16 Hospitality enters administration

By Stuart Stone

- Last updated on GMT

Takeover wanted: ‘we are hopeful we can find a buyer,’ says administrators of 16 Hospitality
Takeover wanted: ‘we are hopeful we can find a buyer,’ says administrators of 16 Hospitality

Related tags Property Alcoholic beverage Public house

Administrators are seeking a buyer for Cheshire-based multiple operator 16 Hospitality after it fell into administration amid Covid-19 trading restrictions.

The operator of four pubs appointed joint administrators Sarah O’Toole and Jason Bell of the Manchester office of Grant Thornton UK LLP after administration took effect on 9 April. 

According to Companies House, 16 Hospitality directors Edward Barlow, Graeme Burns and David Minchin all resigned from the business on 20 March with Andy Pringle and Paresh Majithia stepping up in their place.

The group owns two pubs in Cheshire, including its most recent addition, the Partridge in Stretton, Warrington, which it acquired from Birmingham-based operator Mitchells & Butlers and opened in spring 2017 following a £1m refurb.

The pubco also owns the Old Hall Hotel in Frodsham, Cheshire, as well as two pubs on Anglesey, Wales; the White Eagle in Rhoscolyn and the Oyster Catcher in Rhosneigr.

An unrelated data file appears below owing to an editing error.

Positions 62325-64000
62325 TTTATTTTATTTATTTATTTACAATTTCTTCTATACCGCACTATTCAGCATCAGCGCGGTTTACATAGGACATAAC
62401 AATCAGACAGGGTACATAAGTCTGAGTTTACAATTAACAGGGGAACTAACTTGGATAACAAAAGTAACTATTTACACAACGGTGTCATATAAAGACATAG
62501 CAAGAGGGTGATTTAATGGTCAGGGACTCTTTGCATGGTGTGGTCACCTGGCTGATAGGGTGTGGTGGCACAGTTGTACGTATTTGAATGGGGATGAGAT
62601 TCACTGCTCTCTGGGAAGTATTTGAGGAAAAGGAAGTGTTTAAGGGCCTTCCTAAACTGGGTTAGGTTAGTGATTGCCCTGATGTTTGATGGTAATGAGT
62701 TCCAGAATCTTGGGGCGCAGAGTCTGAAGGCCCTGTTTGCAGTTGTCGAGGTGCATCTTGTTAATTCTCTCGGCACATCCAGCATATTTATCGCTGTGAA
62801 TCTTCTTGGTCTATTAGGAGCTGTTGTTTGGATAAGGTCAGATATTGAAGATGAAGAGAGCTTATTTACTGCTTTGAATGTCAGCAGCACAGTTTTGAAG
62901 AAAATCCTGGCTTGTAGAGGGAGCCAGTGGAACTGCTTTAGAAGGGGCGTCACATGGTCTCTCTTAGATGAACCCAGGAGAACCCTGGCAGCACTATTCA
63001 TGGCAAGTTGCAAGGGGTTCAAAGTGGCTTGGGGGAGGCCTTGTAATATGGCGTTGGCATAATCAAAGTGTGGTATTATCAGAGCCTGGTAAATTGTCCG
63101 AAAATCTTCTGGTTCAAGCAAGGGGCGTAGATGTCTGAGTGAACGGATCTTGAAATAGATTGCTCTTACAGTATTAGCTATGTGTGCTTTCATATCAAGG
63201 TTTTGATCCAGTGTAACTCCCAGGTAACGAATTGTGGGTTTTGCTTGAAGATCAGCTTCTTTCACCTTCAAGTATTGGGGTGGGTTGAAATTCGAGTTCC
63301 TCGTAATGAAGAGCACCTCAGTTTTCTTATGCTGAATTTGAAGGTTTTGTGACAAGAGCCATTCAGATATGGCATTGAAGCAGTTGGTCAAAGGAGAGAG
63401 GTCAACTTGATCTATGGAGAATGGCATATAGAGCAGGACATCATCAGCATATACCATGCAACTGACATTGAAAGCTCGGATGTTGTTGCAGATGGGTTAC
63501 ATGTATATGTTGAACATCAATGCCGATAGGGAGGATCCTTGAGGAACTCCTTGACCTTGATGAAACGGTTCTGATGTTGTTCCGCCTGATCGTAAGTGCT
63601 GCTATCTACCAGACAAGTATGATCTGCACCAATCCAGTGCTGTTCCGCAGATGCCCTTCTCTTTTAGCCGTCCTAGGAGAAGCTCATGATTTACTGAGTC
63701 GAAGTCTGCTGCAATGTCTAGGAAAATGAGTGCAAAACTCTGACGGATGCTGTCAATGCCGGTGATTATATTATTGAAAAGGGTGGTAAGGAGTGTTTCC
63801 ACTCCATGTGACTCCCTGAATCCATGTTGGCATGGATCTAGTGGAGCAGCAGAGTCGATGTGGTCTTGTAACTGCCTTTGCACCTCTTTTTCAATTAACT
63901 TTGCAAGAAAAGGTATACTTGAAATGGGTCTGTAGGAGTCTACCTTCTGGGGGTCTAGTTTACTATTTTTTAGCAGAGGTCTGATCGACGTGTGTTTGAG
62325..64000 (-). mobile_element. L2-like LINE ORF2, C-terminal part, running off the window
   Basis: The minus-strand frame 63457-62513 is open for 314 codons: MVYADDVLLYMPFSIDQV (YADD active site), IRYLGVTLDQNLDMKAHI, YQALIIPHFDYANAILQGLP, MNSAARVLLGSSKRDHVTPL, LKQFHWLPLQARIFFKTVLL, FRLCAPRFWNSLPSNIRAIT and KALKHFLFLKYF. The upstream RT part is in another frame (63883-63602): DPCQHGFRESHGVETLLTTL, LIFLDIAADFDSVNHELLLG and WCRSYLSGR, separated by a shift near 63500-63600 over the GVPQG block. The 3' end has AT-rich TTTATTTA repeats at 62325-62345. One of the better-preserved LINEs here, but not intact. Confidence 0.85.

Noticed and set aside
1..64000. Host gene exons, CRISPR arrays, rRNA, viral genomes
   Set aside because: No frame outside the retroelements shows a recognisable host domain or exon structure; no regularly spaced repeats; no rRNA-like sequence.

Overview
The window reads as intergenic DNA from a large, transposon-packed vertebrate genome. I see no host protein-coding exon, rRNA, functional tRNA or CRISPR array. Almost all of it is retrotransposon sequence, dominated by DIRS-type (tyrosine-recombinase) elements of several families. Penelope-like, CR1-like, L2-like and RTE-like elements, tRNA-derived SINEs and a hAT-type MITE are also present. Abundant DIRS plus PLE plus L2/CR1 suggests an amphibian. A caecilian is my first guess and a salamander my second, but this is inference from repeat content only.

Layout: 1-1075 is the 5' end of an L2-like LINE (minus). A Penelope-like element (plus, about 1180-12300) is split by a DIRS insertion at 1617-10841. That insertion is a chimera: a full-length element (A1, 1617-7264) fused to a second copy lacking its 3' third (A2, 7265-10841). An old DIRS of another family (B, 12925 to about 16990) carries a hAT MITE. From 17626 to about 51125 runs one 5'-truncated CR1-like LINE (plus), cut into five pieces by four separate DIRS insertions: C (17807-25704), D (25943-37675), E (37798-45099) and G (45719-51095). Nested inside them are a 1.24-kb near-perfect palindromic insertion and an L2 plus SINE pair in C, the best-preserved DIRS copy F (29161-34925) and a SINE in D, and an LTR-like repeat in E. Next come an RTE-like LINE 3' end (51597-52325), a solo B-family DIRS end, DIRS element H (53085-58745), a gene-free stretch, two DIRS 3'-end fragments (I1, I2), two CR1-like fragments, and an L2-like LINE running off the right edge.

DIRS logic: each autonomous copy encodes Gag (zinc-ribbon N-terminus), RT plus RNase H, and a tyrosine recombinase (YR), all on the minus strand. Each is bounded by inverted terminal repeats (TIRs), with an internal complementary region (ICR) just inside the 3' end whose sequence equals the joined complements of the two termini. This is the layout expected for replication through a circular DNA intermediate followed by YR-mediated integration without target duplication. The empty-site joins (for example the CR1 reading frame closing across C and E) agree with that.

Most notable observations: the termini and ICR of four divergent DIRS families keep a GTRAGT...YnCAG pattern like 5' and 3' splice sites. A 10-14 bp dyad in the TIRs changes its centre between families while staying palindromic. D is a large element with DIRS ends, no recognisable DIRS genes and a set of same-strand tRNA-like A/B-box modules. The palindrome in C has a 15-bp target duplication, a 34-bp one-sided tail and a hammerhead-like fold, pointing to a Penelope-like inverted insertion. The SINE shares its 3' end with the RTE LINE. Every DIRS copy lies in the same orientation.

Since Covid-19 restrictions came into force and Prime Minister called last orders for pubs on 20 March, all four of 16 Hospitality’s sites have closed with the group furloughing the majority of its workforce. 

Joint administrator O’Toole commented: “We are hopeful we can find a buyer for the businesses despite the current challenges facing the pub and hospitality sector.” 

Pub insolvencies increase

According to research from real estate adviser Altus Group reported by The Morning Advertiser ​(MA​) in February, underlying company insolvencies in England and Wales increased for accommodation, food and beverage companies by 10.4% throughout 2019​.

What’s more, the group revealed that The Insolvency Service paid out more than £346m from the national insurance fund to former members of staff as a result of their employer entering into administration, liquidation, a CVA or another form of corporate insolvency – the highest amount in seven years.

The Government has, however, temporarily banned statutory demands and winding-up petitions​ issued to commercial tenants amid the Covid-19 pandemic in a bid to aid businesses that cannot pay bills due to coronavirus and help ensure they do not fall into deeper financial strain. 

As reported by MA​, the Government is also setting out secondary legislation intended to provide tenants with more breathing space to pay rent by preventing landlords using Commercial Rent Arrears Recovery unless they are owed 90 or more days of unpaid rent.

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